Are Our Inclusive Communities for Those with Disabilities?

Since the beginning of 2016, I’ve challenged myself to have new experiences, which have led me to increasingly realize how hard it is to function in a world that isn’t designed for people with foot drop.  I have a physical disability that can be seen, and although people can see it, I often think of disabilities that aren’t as visual.

Where are our student affairs conversations about any of those who comprise these groups when we talk about social justice? 

In our efforts to create more inclusive communities?

Unfortunately, I can find it only occurring among those like me (or those who are close to us), and I am new to the group.  So, please don’t take what I’m writing here as me speaking on behalf of everyone with a disability, and don’t dismiss it either, as it is insight into one person’s experiences.

Identifying as a person with a disability is not unlike many other identities, except that it is not always visible.  Nearly 1 in 5 people have a disability in the United States.  It is an identity that cuts across race, class, and gender, etc.

As someone who has more recently become disabled, I get it:

The world would be easier if people like me, people who looked abnormal when trying to function in a “normal” way (in my case walking) would just go away.  I feel that message from the systems that exist in the world almost every single day. I know that I am not alone in feeling this way, and I know that the feeling does not belong to just those with a disability.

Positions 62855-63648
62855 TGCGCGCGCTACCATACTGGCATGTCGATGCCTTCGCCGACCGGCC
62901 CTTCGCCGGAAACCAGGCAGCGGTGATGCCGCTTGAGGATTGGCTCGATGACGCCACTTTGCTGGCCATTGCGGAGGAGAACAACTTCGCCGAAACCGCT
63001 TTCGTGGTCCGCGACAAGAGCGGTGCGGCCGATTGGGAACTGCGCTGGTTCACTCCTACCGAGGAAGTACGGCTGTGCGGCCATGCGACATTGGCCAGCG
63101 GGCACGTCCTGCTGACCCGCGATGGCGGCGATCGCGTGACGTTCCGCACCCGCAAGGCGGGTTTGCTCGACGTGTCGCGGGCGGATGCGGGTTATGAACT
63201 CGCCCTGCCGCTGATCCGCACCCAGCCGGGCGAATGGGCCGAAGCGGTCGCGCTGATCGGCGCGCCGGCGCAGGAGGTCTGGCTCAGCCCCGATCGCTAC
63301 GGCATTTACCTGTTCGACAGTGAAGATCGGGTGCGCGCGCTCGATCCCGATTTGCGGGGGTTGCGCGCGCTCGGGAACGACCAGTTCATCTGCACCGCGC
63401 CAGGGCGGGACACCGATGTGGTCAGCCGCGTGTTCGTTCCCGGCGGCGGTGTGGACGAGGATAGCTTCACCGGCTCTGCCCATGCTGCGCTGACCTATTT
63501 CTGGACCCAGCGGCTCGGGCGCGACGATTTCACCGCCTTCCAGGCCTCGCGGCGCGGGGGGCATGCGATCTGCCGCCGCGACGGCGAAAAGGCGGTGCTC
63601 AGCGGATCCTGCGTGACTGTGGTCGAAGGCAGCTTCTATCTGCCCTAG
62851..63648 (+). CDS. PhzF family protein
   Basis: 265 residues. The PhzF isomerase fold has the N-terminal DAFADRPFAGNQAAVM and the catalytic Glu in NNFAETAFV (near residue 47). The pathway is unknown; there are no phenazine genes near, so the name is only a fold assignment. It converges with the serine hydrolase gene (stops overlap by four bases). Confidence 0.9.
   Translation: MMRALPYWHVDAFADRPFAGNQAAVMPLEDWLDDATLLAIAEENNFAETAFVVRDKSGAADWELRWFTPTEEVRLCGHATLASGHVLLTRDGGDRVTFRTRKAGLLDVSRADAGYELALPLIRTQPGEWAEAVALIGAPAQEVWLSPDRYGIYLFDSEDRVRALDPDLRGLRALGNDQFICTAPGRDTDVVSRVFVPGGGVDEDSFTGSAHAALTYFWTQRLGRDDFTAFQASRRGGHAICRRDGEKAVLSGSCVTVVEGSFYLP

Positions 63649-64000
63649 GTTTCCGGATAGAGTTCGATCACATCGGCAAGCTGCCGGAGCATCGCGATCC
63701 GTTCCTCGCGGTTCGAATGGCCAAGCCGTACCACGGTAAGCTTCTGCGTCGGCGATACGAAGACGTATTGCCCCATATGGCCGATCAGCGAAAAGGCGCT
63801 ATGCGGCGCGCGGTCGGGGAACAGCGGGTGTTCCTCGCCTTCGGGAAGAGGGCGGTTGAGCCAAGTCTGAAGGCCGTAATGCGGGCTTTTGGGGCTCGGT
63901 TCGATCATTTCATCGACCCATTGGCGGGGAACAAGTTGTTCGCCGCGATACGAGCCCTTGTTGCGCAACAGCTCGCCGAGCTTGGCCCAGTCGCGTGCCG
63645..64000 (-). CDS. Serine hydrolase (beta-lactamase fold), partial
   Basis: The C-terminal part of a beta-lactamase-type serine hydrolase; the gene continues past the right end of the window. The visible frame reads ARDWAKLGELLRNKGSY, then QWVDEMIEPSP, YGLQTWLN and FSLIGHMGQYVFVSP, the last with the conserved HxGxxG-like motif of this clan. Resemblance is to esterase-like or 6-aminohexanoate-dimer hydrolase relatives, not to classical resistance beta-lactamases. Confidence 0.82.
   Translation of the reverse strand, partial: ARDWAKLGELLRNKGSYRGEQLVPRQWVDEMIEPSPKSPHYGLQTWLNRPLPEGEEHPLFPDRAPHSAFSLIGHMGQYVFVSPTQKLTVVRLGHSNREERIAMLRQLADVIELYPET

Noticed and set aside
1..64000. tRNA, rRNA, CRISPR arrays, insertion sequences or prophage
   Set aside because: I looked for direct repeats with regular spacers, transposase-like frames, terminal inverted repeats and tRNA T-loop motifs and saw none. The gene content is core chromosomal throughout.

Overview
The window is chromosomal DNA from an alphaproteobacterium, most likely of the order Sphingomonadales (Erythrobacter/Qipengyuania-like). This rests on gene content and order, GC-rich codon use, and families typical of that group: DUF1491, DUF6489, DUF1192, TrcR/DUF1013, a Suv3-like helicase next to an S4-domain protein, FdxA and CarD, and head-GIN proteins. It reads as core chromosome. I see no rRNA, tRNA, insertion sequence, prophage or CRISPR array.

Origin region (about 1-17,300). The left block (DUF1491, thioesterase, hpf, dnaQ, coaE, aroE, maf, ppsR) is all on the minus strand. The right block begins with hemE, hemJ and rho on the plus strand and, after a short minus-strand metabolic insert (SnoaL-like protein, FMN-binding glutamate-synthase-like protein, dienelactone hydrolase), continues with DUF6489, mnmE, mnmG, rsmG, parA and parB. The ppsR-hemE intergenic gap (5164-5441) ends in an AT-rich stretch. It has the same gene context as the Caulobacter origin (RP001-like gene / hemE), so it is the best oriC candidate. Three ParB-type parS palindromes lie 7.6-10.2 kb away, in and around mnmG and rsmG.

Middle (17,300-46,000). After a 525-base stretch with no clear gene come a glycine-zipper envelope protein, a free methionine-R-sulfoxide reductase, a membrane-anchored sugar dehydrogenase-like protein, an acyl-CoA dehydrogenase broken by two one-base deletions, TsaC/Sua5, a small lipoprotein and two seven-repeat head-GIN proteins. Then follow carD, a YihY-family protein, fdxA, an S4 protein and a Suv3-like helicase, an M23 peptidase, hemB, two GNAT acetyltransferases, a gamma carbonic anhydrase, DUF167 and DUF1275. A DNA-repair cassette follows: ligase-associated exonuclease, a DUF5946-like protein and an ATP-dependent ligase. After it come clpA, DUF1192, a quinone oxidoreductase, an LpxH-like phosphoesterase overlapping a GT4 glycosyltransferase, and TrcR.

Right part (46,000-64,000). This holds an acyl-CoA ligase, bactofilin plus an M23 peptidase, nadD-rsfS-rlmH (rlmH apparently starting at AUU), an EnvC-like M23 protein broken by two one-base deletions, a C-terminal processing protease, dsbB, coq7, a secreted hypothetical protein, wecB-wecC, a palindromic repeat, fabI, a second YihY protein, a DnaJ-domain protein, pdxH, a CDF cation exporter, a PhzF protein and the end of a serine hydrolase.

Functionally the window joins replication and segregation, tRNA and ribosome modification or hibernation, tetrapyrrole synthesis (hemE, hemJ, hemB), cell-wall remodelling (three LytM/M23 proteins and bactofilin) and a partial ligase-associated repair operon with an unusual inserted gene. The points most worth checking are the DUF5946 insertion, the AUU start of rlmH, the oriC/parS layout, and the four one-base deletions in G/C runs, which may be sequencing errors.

I’ve spent time considering a few points this semester since attending and presenting at a conference, and participating in recruitment days

Western Illinois University representing at ACPA (I am on the far left)

Western IL University representing at ACPA (I’m the far left)

for the program in which I teach–neither of which were especially challenging for me physically prior to everything occurring.  I am not sharing these points because I want everyone to constantly think about what it must be like to have a physical disability.  In fact, I suspect that most people, even after reading this, will do what I used to do, which is go back to a comfortable, able-bodied routine.  However, I still think I have some points worth sharing, so here are three thoughts for the field of student affairs to consider:

  1. Please understand that I will not walk into a crowded room and work the room, as I don’t know who will be paying attention to where they are walking and/or what might suddenly change about the environment.  In fact, I would prefer to sit and, as I meet people, I will explain to them why I am not getting up.
  2. Just ask me if I need help and know that I am okay with saying that I have a disability.  Perhaps I haven’t had my disability long enough to insist on person first language, and I do understand (deeply) the negative stereotypes that come to mind when folks use the world disabled.  However, after all the work I’ve put into my recovery, the last thing I have energy for is serving as the “word police.”  I get it…if you are describing me, I’m okay if you say “the disabled person”.  I’m just happy that you saw me without me having to remind you that I exist.
  3. Finally, I know there is talk about gender inclusive restrooms within the field, which is great. For me, at the end of the day, it comes down to being able to use any restroom.  At.  All.  So, please stop going into what is often the only accessible stall simply because it has more room.  I know people do it…I used to. I’m six feet tall and used to weigh 36 pounds more than I do now (I’m still considered “big boned”), add to that a backpack, a winter coat, and I feel more comfortable using a larger stall.  Now, I need it. Please don’t hear that we should decide who gets which stall and when. However, for me, there is no getting off the toilet if there is no bar to use to pull myself up.